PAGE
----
Trumbo, the film about the life and achievements of iconic screenwriter and McCarthy Era activist Dalton Trumbo, makes its way to theaters on Nov. 6. A household name in the film industry, Trumbo (Bryan Cranston) becomes blacklisted — shunned and ostracized by the film industry — and imprisoned for his pro-communist views. Trumbo was a member of the communist party in the United States during the rise of anti-communist sentiment among the public that continued into the Cold War. The film accurately portrays the tense social and political climate during the Red Scare that plagued much of American society during the era and spilled over into the entertainment industry.
Director Jay Roach vividly captures the wave of McCarthyism sweeping Congress and the public in several scenes. Roach does so by changing from 1950s
black-and-white news segments to color re-enactments of Congressional hearings. This format adds flavor to the political drama.
Meanwhile, the masterful script illustrates Trumbo’s dealings with the rest of the blacklisted members, known as the Hollywood Ten. These sequences are authentic and get under the audience’s skin when it becomes apparent that the blacklist members’ freedoms are being taken away. Adding to the tension, segments of the film feature direct interviews with the Trumbo family, who are genuine in their descriptions
of what happened.
Additionally, the pairing of Louis C.K. and Cranston is excellent. C.K. plays fellow screenwriter Arlen Hird, a
straight-laced role in the film, and his character delivers great support in his central relationship with Cranston’s Trumbo. Together, the two battle through tense hearings with the House Un-American Activities Committee. They also debate among themselves to try to keep from selling out to avoid sentencing. This dynamic took what could have been an unfocused, dry, legal battle into a well-designed display of the fight against the Red Scare and disregard for their First Amendment Rights.
Trumbo and his allies then seek to re-start their careers by submitting screenplays under pen names while also subtly changing the cultural climate toward the blacklist. Trumbo actually wrote classic films such as The Brave One and Exodus under pseudonyms, while Spartacus was considered the turning point in the blacklist era. The portrayal of the writing of these films and their production, as well as public reception in that time period, is so immersive that it’s easy to get lost in the moment with it. On the other hand, Trumbo’s squabbles with elite society, the press, the government and his manager, Frank King (John Goodman), also add entertainment as he trades his humble and diplomatic persona for some very witty and well-timed remarks that make the film more memorable.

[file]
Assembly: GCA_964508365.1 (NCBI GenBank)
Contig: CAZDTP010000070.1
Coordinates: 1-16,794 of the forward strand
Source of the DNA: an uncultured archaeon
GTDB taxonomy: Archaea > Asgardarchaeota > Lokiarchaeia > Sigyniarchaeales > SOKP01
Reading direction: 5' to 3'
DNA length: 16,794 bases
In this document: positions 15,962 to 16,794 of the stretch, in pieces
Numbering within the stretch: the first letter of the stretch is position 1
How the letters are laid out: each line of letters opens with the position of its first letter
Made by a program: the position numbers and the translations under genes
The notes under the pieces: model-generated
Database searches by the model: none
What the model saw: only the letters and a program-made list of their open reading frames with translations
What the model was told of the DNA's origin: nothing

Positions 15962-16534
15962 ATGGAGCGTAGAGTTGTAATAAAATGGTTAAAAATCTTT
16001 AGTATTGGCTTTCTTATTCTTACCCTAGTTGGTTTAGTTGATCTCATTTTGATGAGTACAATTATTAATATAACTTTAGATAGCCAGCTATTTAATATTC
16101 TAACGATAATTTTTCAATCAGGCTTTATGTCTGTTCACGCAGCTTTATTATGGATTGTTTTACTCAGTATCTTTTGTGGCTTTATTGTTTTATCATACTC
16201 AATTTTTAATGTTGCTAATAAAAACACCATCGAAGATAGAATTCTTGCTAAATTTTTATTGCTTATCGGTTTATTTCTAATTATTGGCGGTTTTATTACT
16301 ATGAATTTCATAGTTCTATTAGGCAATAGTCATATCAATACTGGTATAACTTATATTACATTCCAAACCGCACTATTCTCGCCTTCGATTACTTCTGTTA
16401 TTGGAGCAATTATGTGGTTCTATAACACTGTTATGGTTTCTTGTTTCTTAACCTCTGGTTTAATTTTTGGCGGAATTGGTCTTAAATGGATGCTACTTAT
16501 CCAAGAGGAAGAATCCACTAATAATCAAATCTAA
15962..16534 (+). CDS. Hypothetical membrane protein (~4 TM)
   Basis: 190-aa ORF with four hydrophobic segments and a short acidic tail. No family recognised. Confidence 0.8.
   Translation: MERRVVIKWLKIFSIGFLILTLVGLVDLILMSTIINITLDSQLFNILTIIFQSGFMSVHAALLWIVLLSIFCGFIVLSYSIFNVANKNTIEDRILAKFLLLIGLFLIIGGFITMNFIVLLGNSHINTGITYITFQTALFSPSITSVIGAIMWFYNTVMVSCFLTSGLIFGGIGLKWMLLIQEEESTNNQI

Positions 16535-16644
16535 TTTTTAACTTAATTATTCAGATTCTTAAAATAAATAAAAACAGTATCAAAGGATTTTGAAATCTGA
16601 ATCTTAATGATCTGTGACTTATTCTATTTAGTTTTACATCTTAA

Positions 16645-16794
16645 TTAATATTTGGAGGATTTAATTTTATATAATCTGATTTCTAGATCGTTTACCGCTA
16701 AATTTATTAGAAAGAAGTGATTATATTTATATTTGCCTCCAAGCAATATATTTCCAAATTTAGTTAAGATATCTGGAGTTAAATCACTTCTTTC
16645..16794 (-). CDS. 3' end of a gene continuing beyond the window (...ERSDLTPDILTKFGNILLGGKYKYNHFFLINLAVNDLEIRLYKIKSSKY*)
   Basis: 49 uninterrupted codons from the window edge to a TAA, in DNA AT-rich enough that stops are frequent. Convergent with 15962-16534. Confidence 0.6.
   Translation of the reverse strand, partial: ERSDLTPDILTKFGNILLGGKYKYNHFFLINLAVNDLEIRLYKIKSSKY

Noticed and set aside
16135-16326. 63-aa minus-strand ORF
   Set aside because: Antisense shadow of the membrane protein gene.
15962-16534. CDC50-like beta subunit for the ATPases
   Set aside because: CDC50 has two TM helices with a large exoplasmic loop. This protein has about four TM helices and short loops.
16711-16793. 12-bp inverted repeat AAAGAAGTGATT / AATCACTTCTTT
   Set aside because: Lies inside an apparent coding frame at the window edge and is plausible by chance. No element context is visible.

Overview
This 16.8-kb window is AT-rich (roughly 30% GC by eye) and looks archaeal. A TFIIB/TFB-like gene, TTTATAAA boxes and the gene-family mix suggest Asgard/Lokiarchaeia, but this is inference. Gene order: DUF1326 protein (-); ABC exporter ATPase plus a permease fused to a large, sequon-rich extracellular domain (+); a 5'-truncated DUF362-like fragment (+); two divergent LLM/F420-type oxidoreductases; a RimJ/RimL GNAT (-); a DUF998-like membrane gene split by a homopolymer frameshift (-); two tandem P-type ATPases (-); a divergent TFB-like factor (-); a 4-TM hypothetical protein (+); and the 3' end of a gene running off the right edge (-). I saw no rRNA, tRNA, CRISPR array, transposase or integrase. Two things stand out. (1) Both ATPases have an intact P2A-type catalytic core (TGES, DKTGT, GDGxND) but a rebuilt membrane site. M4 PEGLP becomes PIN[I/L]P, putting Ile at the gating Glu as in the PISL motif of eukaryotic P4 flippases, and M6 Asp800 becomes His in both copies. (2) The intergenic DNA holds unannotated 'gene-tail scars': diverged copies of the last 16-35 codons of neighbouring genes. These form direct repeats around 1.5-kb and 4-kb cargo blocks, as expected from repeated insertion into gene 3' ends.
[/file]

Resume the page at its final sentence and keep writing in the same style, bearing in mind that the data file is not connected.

Cranston might have drawn upon his time in Breaking Bad for his talented involvement with a much more tender side of Trumbo’s life: his family. The pressure of being under scrutiny during the blacklist and being dehumanized for his political beliefs is a challenge for Trumbo in the film. It, at times, takes a toll on the family, and Cranston stays true to form in both his efforts and faults to protect his family. Trumbo’s daughter, played by Elle Fanning, is often a source of his inspiration. Cranston and Fanning’s chemistry as family
on-screen never seems hollow.
Trumbo could almost be an analogy to the life of a rock star or a professional athlete who has a setback and works his way back to success. But the story of Dalton Trumbo and the Hollywood Ten was a very real attack on basic freedom of expression in Hollywood that was compromised during a turbulent political climate. As Trumbo says, “It will do no good to search for villains or heroes or saints or devils because there were none; there were only victims.” Trumbo balances the performance from being too much of a documentary, with a message that rings true today — one of freedom of expression. Individuals across the world are persecuted for speaking their minds. Trumbo celebrates that right in an entertaining tale.